I think smartphone use has split into two paths: utility and "discovery." Utilities are the tools we use every day, the tools we want to be stable, fast, and (relatively) unchanging. E.g. sms, maps, browser, phone, camera, email. "Discovery" is all the new, unstable, changing stuff. I think there's an enormous market for a utility smartphone...and it doesn't even have to be a smartphone. Something between an old Nokia and an iPhone, but still a precision-crafted, luxury device.
I have to wonder - what is staring at our phones all day doing to our necks? And are we going to have an epidemic of debilitating cervical spine issues pop up 10 or 20 years from now?
Is this shifting the blame? It seems people are addicted to smartphones because it's what they want. Or put another way what else draws interest in their life. Which goes to a quality of life aspect.
The onus should not be on the manufacturer to address addiction. But instead, provide means to combat addiction. Apple has that notification toggle. What more do we want, auto lock after X hours of usage. This will probably be harsh but how about learn some self-discipline. If a stepping program is needed, then implement that. Like to ween people off. But it shouldn't be a constant. Why are you checking your phone so much? Why aren't you out doing something, or talking to someone? If you don't want to do that, why are you complaining about checking your phone so much.
That is to say some people are introverts. They don't want to talk much. The smartphone allows them to better socialize, and keep to their habits.
I've noticed since I upgraded to a pixel. I find myself subconsciously pressing the fingerprint authentication while it's in my pocket. Not looking at it, but just pressing it feeling it unlock. I came to this realization the other day. I was reminded of some of my other addictive behaviors. I'm looking at dumber phones now actually.
I've recently downgraded in a way. My biggest use of my phone was for music. I grabbed an old iPod nano and put Rockbox on it. Largely leaving my phone in my backpack. I've also eyed the recent Nokia phones.
Legitimizing smartphone addiction is the main reason why Apple will never put a dark mode in iOS. Atleast I hope they don't. It has never been a personal problem (I am carrying my own bunch of bad habits) but I hate watching friends, partners constantly checking their phones in the night.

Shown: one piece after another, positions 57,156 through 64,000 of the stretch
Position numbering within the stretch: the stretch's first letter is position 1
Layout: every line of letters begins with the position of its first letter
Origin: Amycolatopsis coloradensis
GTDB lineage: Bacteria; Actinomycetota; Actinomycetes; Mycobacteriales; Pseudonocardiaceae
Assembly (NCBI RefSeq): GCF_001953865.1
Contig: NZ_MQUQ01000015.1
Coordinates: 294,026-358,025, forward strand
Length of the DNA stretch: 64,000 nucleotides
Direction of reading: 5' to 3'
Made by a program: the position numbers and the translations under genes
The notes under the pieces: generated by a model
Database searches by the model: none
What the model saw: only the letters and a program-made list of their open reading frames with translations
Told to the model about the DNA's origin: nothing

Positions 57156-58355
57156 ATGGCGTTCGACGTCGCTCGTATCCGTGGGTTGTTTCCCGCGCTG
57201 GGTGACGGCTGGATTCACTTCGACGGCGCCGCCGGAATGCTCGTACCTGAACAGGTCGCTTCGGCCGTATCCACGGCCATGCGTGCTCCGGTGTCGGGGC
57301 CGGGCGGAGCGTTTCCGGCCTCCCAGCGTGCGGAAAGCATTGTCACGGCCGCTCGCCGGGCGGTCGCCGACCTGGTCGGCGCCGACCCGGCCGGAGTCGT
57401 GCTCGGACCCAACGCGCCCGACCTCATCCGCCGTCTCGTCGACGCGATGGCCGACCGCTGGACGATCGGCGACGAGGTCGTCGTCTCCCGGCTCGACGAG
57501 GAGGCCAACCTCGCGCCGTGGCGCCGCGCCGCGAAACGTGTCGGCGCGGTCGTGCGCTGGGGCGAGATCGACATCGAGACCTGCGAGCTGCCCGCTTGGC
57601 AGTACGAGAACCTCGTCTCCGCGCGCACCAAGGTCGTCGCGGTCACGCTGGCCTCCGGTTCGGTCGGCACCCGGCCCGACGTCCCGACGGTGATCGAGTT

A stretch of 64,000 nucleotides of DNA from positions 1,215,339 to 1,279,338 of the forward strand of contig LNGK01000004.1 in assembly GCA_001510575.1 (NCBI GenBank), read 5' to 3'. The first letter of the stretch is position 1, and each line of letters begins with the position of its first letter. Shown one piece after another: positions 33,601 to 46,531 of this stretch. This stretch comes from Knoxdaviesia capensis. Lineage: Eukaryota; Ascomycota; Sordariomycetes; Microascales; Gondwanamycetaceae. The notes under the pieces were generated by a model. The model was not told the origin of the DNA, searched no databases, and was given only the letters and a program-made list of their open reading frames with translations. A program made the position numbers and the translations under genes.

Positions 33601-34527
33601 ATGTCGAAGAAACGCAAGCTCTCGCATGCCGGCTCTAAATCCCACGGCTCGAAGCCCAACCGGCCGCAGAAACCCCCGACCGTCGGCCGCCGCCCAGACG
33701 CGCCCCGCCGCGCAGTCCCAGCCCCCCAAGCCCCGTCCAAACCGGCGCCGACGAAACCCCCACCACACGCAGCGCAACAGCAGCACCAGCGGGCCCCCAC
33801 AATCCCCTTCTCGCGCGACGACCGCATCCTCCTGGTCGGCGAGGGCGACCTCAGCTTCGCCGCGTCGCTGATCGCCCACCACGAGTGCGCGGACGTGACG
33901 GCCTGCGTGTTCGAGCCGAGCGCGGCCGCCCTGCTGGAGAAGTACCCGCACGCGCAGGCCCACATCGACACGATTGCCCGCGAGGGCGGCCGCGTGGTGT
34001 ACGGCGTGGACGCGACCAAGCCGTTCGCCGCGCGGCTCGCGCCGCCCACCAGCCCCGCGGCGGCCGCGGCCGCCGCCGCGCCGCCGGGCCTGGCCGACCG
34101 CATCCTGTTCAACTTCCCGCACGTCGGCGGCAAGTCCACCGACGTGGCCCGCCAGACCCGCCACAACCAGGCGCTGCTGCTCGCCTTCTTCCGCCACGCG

The Cali Cartel needs to tackle the issue of cocaine addiction —- but don’t hold your breath.
With the Apple Watch with LTE, Apple _is_ tackling the issue of smartphone addiction.
I've been using my Apple Watch as my sole form of communication for 3 months now, it's great.
I think I disagree, but in a good way. Apple needs to protect privacy. Google, FB, et all are pushing devices that upload as much information about users as possible. The most recent Apple update resounded with me in that it said 'privacy is a fundamental right'. What Apple needs to tackle is the issue of becoming an advertisement agency.
This article.... where to begin. Firstly this isn't an "Apple problem". Their smartphone product is one of many. We also see plenty of non-smartphone digital addictions. It's not about smartphones either.
And then this:
"You should be able to see exactly how you spend your time and, if you wish, moderate your behaviour accordingly."
If anyone needs to use an app to check whether they're spending too much time looking at apps, then it's game over. If we need to regularly consult a computer to determine how to live our lives without consulting the computer too much, it's game over.
Is society really in this much trouble, that people are writing articles asking for tech giants to save us from tech products? In so many ways that is like giving up as a thoughtful being, formerly in control of your own life and decisions, but now admitting you are merely a fish. Worse than a fish because of what you've lost. You once had organic direction and intuition, but now have an app for that.
Tony Fadell says,
> I think that manufacturers and app developers need to take on this responsibility, before government regulators decide to step in.
Tim Cook recently said, "I think the best regulation is no regulation, is self-regulation". And Tony Fadell expresses a similar idea here. That no regulation is the best idea and that companies should "behave" so that the status quo of no regulation continues.
But how do they keep these opinions in the face of all the enormous evidence that companies are very specifically designed to be unable to self-regulate? The very structure of a corporation today means it is incentivized to sneak by and almost break as many laws as possible to be short-term profitable. This is incongruent with long-term health, growth, capitalism, and everything else, because it is a strong forcing factor towards very bad corporate behaviour. Constantly lobbying for "no regulation" or to act quickly before those big-bad-regulators come in to protect consumers from poison and addiction makes no sense.